Alternate approach to modeling count data with many zeroes

One approach to modeling count data with many zeroes, if I understand correctly, is to use a zero-inflated Poisson distribution.

I read about an alternate (to using the zero-inflated Poisson distribution) approach that I am looking for feedback on and insight into, in part because I cannot remember where I read it.

I am considering this alternate because - at least in the software I am using (lme4::lmer() in R) - it is significantly harder to carry out the zero-inflated Poisson distribution approach than the proposed alternate approach.

The approach, in cases where there are many zeroes, is to run two separate models:

• one for whether the outcome is 0 or 1 (so a binomial distribution)
• one for - if the outcome is greater than 0 - what the number is (so a Poisson distribution)

I think for both, the predictor variables are exponentiated / the log of the outcome is used (if I understand how log link functions work).

Does this two-step approach sound like a reasonable approach to modeling such data?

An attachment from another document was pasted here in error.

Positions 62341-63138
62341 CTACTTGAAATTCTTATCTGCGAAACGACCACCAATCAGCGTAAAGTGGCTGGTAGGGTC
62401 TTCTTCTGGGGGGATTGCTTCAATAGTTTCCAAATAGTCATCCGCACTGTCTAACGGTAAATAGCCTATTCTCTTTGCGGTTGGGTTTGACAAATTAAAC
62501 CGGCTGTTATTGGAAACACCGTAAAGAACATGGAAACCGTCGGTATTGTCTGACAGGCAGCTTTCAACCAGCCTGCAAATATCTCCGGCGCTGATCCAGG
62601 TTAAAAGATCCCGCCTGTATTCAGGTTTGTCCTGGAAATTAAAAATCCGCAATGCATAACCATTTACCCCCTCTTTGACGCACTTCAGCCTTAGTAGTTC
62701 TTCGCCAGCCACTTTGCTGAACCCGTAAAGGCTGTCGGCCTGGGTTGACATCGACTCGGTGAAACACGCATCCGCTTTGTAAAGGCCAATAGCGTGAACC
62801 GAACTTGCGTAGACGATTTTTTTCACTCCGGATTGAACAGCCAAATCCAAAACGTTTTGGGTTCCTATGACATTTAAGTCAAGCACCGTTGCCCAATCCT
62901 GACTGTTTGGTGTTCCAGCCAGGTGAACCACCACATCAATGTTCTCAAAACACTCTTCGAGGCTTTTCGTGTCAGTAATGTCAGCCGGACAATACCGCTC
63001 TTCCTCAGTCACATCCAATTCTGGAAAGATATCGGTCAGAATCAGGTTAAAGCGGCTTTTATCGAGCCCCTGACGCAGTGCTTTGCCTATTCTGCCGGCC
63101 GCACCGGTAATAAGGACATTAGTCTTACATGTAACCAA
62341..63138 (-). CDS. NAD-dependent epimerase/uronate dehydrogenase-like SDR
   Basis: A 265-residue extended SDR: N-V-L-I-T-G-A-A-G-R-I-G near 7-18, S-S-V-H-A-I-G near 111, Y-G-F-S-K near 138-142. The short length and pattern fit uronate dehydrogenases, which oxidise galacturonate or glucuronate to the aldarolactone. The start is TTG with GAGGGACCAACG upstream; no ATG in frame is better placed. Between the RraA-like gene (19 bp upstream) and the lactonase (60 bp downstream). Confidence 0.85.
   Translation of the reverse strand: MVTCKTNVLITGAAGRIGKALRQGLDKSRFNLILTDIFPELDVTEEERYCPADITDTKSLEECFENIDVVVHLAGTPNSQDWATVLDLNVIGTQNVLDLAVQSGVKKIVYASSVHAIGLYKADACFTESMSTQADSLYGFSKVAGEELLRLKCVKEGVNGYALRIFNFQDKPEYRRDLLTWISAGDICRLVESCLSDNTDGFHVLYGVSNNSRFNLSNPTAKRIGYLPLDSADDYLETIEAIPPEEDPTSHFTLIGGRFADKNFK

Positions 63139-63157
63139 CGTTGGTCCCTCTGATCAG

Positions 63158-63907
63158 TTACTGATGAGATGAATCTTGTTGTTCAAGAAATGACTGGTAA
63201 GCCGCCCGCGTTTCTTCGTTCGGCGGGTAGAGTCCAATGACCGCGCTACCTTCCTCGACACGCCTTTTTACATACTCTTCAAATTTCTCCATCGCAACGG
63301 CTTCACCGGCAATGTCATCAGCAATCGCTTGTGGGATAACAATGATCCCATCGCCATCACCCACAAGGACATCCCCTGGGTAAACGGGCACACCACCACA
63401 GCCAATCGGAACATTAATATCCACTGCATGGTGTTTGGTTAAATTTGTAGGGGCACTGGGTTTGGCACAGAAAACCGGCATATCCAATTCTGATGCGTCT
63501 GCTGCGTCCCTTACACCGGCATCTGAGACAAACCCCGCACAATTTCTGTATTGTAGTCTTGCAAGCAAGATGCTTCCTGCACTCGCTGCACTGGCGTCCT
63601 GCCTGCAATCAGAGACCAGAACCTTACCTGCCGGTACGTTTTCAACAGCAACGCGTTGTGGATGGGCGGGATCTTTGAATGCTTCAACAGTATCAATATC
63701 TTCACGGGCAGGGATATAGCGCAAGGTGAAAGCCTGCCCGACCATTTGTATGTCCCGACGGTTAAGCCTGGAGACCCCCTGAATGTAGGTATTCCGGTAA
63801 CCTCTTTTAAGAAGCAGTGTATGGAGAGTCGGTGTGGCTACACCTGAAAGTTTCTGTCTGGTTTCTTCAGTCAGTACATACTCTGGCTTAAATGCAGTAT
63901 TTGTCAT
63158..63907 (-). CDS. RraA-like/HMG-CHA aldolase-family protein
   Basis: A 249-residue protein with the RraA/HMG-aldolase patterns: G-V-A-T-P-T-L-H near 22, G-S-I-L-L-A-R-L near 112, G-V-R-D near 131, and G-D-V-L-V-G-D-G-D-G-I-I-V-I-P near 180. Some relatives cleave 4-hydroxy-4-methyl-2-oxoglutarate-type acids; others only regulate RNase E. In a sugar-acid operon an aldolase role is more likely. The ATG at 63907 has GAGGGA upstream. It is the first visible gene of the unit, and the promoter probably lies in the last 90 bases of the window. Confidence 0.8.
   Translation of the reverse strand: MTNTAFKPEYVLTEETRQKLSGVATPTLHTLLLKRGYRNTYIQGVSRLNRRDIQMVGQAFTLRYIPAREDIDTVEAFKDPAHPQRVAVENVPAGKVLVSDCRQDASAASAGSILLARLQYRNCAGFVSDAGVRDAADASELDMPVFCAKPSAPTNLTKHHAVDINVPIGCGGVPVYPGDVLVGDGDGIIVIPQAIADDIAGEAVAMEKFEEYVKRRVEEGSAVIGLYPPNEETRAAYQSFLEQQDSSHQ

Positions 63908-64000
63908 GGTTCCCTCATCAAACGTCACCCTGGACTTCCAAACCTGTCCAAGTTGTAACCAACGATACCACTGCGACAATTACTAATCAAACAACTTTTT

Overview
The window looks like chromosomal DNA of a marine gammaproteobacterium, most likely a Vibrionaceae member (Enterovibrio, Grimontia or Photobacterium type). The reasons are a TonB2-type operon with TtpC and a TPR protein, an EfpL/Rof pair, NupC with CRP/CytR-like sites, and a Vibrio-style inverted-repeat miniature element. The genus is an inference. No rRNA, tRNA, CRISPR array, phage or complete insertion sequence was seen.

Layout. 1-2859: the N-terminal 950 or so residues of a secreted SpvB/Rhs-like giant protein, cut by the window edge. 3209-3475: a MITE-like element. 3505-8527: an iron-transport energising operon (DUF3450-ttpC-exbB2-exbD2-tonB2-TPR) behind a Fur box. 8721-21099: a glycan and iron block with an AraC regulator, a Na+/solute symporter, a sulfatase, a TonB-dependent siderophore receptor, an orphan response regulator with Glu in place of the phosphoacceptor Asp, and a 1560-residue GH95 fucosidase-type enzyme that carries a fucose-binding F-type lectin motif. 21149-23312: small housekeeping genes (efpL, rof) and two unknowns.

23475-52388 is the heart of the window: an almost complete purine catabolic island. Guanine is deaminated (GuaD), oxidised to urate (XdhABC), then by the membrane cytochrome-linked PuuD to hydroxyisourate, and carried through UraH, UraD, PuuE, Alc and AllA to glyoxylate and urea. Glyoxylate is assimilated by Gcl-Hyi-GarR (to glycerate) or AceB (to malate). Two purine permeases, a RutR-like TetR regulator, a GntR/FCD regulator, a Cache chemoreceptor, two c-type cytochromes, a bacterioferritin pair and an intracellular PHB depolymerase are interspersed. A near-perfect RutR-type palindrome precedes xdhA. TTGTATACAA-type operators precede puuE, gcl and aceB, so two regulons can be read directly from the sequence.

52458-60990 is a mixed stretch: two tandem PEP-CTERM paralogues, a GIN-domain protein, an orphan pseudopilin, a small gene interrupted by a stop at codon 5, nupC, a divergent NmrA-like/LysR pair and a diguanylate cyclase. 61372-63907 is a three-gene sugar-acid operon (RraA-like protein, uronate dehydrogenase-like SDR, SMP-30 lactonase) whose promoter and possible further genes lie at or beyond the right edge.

In the case that data with many zeroes can be identified through a histogram, here is one of the response variables in my specific use case. • the mixture distribution you describe is a 0-inflated Poisson probability model. – AdamO Oct 12 '17 at 17:56
• Oh. Does my approach to estimating that (in two separate steps) differ from how it is normally done (I assume on one step / in one model)? – Joshua Rosenberg Oct 12 '17 at 17:58
• I should clarify my comment, thanks. The 0-inflated poisson is superior to your method because it accounts for which proportion of observed 0 counts are due to not having a count, versus having a count which is 0. There is always a non-zero probability that a poisson process generates a 0 count. The 0-inf Poisson uses the EM algorithm to iteratively estimate the Binomial proportion of 0s and the lambda rate by which counts are produced. If you used your method, a reviewer or tester would certainly ask why you didn't just use a 0-inflated poisson model. – AdamO Oct 12 '17 at 18:45
• Sounds a bit like a two part model. – Dimitriy V. Masterov Oct 13 '17 at 1:04
• The two-step approach is called a hurdle model. They are not uncommon in my field (ecology). And it's not really the same as a Poisson-bernoulli mixture (aka zero-inflated model). – Nate Pope Oct 13 '17 at 1:06